Yates disagreed with Hal Johnson that more committees and bureaucracy wasn’t the answer. He argued that the P&Z is already formed to make informed decisions regarding property. He said, “We don’t want to micro mange people’s property.”
Hal retorted, “Yes, but the status quo needs to be addressed.”
The second question addressed to all candidates was: How would you best handle the water situation in Kanab?
Colten Johnson said he would like to have a better avenue of getting the correct information about water usage in the area. He stated, “If we don’t have the right information, it’s hard to make informed decisions.”
Hal Johnson admitted he didn’t know a lot about the water situation in Kanab.
Vetere commented on the differences between irrigation water rights and culinary water. She was concerned about the growth Kanab is facing, and how that will affect culinary water usage, while mentioning the irrigation water being used for the proposed golf course. One idea she proposed was finding new crops instead of alfalfa that could be beneficial and require less water.
Yates offered, “One thing I heard when I first moved here was that whiskey is for drinking and water is for fighting.” He said he didn’t believe it until recently. As a current city council member, he said Kanab just finished a five million-dollar project to replace the current water tanks that were from the 1970s. Kanab currently has enough culinary water and the wells are at similar levels as the last two years,so he’s not alarmed.
When asked what three top issues face Kanab, Yates answered with, “Growth, infrastructure and public safety. Increased growth requires increased fire, police and emergency medical services, and I want to make sure Kanab has those needs met.”
Vetere said water is a huge issue, and that too much government is interfering with personal liberties. “We should have more volunteer and community service and less taxes,” she stated.
Hal Johnson focused on the unrestrained growth, suggesting we should be more strategic about how to manage it. He mentioned how housing and employment are major issues and we need a serious assessment, not a patchwork of decisions. He concluded that we want to make Kanab a place that we can be proud to pass on to our kids.
Colten Johnson concluded by stating we need responsible growth, and would like to keep Kanab with the heritage and family values he grew up with. He said he would like to focus on parks and recreation and the youth as the center of the community.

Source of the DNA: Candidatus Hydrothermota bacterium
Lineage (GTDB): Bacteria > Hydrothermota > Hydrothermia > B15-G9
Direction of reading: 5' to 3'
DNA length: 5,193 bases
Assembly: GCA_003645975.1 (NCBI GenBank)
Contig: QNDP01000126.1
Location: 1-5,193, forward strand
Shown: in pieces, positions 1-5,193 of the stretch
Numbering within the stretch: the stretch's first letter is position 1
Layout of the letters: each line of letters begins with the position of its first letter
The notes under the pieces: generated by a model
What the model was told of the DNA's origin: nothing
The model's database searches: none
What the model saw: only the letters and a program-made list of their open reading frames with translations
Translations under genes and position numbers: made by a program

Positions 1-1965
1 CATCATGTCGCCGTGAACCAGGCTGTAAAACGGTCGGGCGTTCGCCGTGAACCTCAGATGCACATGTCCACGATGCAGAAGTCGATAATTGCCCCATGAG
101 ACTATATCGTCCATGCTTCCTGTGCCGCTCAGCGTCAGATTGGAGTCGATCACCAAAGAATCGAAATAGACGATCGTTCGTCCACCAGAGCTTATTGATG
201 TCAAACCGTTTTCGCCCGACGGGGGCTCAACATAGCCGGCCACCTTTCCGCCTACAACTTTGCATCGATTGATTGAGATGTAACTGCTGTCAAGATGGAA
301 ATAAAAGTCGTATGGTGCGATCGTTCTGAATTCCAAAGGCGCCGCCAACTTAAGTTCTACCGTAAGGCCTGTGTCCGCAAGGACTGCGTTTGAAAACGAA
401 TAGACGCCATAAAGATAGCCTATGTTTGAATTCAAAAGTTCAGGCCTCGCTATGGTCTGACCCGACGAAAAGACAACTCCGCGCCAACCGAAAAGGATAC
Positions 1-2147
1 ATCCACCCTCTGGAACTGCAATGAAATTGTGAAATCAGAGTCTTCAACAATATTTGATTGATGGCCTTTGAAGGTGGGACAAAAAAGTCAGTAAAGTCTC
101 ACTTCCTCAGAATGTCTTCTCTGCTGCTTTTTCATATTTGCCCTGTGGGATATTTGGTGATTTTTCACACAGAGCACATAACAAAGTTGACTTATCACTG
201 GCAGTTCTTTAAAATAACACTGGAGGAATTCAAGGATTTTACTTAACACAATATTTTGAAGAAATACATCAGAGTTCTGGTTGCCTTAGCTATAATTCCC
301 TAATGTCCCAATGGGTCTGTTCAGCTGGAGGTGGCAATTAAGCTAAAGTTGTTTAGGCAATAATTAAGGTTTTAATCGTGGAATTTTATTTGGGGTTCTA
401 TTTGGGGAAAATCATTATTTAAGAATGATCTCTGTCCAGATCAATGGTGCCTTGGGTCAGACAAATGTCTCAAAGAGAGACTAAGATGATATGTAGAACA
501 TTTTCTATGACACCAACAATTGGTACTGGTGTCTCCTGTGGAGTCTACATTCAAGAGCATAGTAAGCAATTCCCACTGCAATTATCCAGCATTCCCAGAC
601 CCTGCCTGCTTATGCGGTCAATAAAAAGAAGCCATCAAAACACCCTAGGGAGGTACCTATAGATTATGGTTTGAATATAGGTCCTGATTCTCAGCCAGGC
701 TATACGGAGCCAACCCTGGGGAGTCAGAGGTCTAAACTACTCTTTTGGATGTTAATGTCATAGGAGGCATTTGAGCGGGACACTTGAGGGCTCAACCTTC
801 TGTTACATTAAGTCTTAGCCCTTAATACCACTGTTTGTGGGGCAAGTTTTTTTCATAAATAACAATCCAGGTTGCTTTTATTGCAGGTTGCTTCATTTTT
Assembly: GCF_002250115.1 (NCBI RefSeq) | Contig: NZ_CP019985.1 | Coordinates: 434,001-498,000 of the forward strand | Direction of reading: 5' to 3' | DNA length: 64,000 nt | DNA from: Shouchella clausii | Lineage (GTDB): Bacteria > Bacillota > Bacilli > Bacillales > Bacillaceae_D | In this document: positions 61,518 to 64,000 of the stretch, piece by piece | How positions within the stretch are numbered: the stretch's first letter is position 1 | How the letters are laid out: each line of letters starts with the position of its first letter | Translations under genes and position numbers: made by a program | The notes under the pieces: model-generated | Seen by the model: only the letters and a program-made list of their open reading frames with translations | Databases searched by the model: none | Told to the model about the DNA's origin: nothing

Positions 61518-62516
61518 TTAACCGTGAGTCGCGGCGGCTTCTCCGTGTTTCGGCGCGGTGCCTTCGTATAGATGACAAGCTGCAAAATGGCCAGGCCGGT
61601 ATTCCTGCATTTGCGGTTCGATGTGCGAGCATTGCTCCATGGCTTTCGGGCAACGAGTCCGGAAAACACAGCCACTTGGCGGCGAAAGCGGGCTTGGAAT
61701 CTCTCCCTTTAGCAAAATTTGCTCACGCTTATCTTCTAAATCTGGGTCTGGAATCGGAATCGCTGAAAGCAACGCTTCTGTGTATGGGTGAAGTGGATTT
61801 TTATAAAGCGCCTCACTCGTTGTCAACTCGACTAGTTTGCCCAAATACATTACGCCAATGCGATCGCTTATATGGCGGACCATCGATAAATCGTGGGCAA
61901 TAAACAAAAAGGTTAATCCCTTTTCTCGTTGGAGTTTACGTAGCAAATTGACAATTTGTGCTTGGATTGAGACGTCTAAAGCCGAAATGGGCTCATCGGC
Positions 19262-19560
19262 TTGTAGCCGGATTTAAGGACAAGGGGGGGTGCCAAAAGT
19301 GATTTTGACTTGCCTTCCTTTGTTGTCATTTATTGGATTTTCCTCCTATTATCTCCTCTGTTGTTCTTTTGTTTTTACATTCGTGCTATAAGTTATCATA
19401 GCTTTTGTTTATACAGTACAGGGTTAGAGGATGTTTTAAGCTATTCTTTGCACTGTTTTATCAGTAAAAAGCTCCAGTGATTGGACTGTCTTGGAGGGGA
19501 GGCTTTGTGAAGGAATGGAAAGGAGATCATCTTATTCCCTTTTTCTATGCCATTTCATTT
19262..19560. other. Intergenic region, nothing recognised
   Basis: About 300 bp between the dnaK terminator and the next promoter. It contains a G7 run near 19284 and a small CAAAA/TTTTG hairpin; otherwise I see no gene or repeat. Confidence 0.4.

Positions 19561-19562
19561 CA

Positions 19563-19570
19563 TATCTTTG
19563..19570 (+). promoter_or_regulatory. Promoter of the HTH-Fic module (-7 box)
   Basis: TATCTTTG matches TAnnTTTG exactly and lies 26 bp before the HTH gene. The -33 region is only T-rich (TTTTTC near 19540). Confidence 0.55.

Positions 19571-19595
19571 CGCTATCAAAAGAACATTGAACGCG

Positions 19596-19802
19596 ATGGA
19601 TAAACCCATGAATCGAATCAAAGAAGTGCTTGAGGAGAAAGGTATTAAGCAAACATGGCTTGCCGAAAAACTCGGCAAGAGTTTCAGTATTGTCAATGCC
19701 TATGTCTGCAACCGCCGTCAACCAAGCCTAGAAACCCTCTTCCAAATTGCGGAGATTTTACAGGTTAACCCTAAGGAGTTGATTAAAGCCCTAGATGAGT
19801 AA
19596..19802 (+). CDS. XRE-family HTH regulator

One problem no one seemed to have an answer to was how to properly manage the growth Kanab is experiencing.
To close the meeting, each candidate had a chance to give final remarks.
Yates said he’s been involved with the city for a long time, and that the city’s main responsibility is to properly spend taxpayers’ money. If elected, he said we can be better at the basic things, such as roads, water systems and public safety. He stated that as Kanab grows, we need to grow into a big boy city by providing the basic services at a professional level. “We need to have a reliable water system. The sewer system needs to be reliable, and we need to have trained staff to maintain these services,” he concluded.
Vetere said she thinks the culture of government needs to change. We need to go back to the cowboy legacy of taking responsibility for ourselves. She finished by posing the question: What legacy do we have that we can evolve from, while keeping a safe community?
Hal Johnson concluded his remarks saying he was grateful for the Chamber of Commerce for hosting the event, and that he wants to keep Kanab, Kanab. He stated, “We need to protect the quality of life and maintain a healthy tourism industry. If elected, I will address the housing issues and will be highly accessible to residents for comments, questions and concerns.” He also mentioned remote work in Kanab will expand our economy without the need to build new infrastructure.
Colten Johnson closed by saying he is a quick learner and a good listener. He knows how to make good decisions, and cares deeply about Kanab’s growth. He mentioned the importance of not losing the values and heritage that make Kanab a great place to live. He said he’s running so he can serve and give back to those that gave so much to him while growing up.
The primary election will be held August 10, 2021, with mail-in ballots being sent out prior to that date. We encourage everyone to get out and vote.